Employee Empowerment: How to Coach Your Team to Succeed
The question I get most often is “How do I motivate my ___________?” You can fill in the blank with employees, or team, or team leaders. That got me to thinking: how much motivation does a football player need to line up on the field with his team and get the daylights knocked out of him again and again in the hopes of moving an odd-shaped ball down the field? Sure, he gets paid buckets of money, but is that enough motivation for a dislocated shoulder or a concussion just to win a game?
Maybe yes and maybe no. I decided to watch football a couple Sundays ago – purely for research and education - to study the way football coaches and/or other players motivate or get motivated. So, I got my tin of Garrett popcorn, grabbed the remote, put my feet up and settled in for a couple hours of intense scrutiny and investigation via the NFL. The fact that I had ten bucks on Seattle to win had nothing whatsoever to do with my self-imposed viewing assignment.
Before the game started, here’s what I learned from listening to the sportscasters who, apparently, are all football experts: Each team has to get out there and get the job done. The sports announcers (who are themselves retired football players and coaches) tell us that in order for each team to get the job done, they need momentum and energy. The way to win games is with momentum and energy, which comes from getting the job done. And, no matter what else happens, don’t screw up. A team just can’t win games if they’re screwing up and not getting the job done. Coaches can get fired and players can be released from their contracts for not getting the job done and winning games. Seriously? Is anyone listening to this crap? And by crap, I mean double-talk, empty platitudes, and fear.
Are you handing out crap to your employees? Do you give meaningful direction to your team members or talk in empty platitudes? Are you trying to motivate your sales staff by putting the fear of getting fired into them? Let’s face it, if what you’re doing right now was working for you, you wouldn’t be reading this article right now or looking for ways to motivate your team. And, to that I say: Congratulations. Whether you get insight from me or anyone else, the fact that you are this proactive will pay dividends. You are on your way to increasing the profitability of your company.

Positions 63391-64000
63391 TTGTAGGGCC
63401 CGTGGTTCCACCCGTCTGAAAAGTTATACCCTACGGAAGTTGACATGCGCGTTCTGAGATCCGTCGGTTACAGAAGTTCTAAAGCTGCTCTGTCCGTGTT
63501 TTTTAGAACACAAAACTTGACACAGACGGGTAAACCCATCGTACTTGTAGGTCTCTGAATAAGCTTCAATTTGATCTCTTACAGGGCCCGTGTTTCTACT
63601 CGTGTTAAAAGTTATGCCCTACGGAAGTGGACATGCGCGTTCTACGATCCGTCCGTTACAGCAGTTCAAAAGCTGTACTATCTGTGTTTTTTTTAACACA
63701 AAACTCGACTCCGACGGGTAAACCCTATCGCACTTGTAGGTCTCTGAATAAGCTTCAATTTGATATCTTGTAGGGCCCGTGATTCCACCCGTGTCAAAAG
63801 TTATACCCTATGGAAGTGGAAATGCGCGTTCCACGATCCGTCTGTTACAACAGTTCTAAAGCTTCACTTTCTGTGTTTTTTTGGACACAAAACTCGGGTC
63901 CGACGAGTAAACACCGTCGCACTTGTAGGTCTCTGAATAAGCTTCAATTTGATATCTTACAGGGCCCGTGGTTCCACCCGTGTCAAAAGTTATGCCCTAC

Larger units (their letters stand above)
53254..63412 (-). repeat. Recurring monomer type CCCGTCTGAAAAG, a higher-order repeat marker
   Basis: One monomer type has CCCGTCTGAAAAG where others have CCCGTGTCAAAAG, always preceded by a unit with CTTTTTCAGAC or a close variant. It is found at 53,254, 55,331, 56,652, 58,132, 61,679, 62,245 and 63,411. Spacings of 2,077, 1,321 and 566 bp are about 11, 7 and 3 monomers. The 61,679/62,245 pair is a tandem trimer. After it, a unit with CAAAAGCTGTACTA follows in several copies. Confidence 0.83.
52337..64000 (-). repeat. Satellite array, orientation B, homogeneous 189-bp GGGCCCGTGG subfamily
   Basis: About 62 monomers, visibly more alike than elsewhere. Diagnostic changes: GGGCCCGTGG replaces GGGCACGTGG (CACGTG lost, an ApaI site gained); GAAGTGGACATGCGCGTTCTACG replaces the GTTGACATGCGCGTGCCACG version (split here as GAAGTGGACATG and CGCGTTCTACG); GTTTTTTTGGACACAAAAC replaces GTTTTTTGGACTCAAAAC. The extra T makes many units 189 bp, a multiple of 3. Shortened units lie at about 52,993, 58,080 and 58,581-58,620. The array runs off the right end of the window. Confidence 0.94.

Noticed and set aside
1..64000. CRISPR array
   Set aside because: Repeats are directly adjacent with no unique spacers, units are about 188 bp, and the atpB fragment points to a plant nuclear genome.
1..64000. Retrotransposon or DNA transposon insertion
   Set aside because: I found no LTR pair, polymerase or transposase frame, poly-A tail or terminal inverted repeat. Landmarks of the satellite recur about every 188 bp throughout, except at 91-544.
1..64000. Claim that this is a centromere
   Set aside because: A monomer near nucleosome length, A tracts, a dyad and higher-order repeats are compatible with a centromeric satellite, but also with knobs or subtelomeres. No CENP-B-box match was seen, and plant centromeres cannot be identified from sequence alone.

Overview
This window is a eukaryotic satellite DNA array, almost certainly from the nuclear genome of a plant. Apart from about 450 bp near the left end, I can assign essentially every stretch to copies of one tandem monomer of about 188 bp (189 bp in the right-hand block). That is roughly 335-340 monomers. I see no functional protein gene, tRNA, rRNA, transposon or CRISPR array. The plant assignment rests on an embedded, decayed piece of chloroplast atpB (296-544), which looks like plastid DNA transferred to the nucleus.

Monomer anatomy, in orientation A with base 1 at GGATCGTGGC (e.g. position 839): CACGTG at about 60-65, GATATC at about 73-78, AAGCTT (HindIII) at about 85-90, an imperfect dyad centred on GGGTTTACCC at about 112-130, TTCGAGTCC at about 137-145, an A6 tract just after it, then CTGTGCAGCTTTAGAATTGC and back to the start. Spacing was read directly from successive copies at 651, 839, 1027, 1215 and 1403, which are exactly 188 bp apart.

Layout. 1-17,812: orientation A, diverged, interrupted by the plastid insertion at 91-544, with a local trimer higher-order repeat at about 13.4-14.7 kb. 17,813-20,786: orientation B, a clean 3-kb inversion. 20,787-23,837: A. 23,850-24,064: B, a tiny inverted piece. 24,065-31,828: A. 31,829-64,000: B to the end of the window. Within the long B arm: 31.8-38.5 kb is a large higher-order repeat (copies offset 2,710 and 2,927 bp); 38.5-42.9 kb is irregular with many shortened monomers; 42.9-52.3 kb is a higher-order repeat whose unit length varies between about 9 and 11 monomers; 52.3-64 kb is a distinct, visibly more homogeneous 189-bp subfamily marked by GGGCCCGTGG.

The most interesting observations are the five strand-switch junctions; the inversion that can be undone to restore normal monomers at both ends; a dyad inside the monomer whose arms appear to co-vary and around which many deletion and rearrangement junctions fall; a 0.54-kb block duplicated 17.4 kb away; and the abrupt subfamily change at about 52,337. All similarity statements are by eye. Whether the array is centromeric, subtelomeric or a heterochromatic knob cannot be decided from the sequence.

Ask me that question from the top again, but this time insert the word “empower” for the word “motivate.” How do I empower my team? Is there a difference between motivation and empowerment? If so, is the difference really all that important?
You’re not a babysitter to your employees or staff, you’re not their momma, and you’re not their best friend – you’re the coach and leader. And, as leader, the best you can do is to allow your team members to also be leaders. Tell your team what you’re looking for and what your expectations are and then get out of the way.
You’re the coach, so it’s up to you to decide what your company needs – give your team the plays and let them run with it. In other words, the coach designs the plays, but it’s up to the players to make each play actually happen successfully. By giving your team members individual accountability, you’re giving them ownership of their successes -- and their failures. They can truly feel proud when they succeed. And when they don't, they'll have a greater sense of responsibility to learn from their mistakes.
There may be other “steps” to motivating a team; but, I believe real, long-lasting motivation comes from empowering each individual to be accountable for his or her own success and, therefore, the success of the team. The quarterback would never get one pass thrown if he couldn’t rely on the success of his offensive line. The running back wouldn’t make it three paces if he didn’t have successful blockers. When a team (or an individual) achieves their goal, or gets a new client, or whatever, that is definitely something a team can rally around and, hopefully, repeat. And, if a team member cannot, or will not, learn from the mistakes, it might be time to let him or her go.
Now, back to my football Sunday. (Have you ever noticed how watching football is a great excuse for eating snacks?) Seattle was getting thumped by the New York Giants so, at half-time, I changed channels and watched a short interview down on the field with a rookie quarterback whose team had just won. The reporter asked him what went right that day. The quarterback had praise for the special teams, the defense, the offensive line, the receivers and running backs, the coaches, and even for the opposing team.
The reporter knew that the rookie quarterback had had an exceptional game that day, so the reporter asked him the question again. What went right that day? The young quarterback thought it over some more and finally replied that he himself had performed well that day.
Learn about top Las Vegas Executive Coach, Jim Jackson!